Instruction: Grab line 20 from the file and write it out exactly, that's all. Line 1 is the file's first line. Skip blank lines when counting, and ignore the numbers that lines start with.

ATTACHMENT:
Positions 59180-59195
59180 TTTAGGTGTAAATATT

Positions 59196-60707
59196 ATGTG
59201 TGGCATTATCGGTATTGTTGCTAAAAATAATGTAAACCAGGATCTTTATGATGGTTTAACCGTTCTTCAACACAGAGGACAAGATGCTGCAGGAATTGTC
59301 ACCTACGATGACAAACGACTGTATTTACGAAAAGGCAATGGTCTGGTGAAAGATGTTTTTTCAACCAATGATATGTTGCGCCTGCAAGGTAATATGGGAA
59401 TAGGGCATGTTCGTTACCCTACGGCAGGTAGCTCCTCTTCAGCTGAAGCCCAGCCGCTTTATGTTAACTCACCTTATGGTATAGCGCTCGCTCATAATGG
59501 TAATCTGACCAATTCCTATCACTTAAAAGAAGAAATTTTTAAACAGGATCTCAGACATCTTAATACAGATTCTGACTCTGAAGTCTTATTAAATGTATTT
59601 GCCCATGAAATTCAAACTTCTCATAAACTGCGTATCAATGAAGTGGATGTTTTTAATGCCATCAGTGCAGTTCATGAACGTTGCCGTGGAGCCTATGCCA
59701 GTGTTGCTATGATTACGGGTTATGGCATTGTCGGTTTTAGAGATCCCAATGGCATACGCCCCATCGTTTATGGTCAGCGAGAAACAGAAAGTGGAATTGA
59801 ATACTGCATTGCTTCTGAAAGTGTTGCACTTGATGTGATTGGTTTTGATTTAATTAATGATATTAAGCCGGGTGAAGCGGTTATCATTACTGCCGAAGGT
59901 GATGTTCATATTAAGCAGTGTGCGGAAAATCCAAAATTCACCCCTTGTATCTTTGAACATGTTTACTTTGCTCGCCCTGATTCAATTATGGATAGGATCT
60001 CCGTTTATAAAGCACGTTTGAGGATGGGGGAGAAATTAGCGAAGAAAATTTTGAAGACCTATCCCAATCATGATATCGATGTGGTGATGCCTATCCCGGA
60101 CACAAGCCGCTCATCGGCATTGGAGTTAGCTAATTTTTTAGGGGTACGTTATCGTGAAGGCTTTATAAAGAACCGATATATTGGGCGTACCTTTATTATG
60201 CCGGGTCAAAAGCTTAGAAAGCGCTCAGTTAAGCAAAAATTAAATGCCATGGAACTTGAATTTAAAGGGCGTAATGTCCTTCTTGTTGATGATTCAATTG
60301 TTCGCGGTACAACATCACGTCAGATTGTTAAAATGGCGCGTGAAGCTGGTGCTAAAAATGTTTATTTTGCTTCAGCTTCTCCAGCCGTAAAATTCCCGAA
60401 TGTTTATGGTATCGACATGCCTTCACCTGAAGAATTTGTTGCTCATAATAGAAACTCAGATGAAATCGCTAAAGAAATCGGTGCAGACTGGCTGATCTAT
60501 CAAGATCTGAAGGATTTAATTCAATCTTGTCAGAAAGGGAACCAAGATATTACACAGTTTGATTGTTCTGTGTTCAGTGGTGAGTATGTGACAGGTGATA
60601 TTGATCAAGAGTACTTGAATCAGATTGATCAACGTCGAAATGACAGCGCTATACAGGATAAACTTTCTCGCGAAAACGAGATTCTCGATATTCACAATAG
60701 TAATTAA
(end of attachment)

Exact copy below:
60701 TAATTAA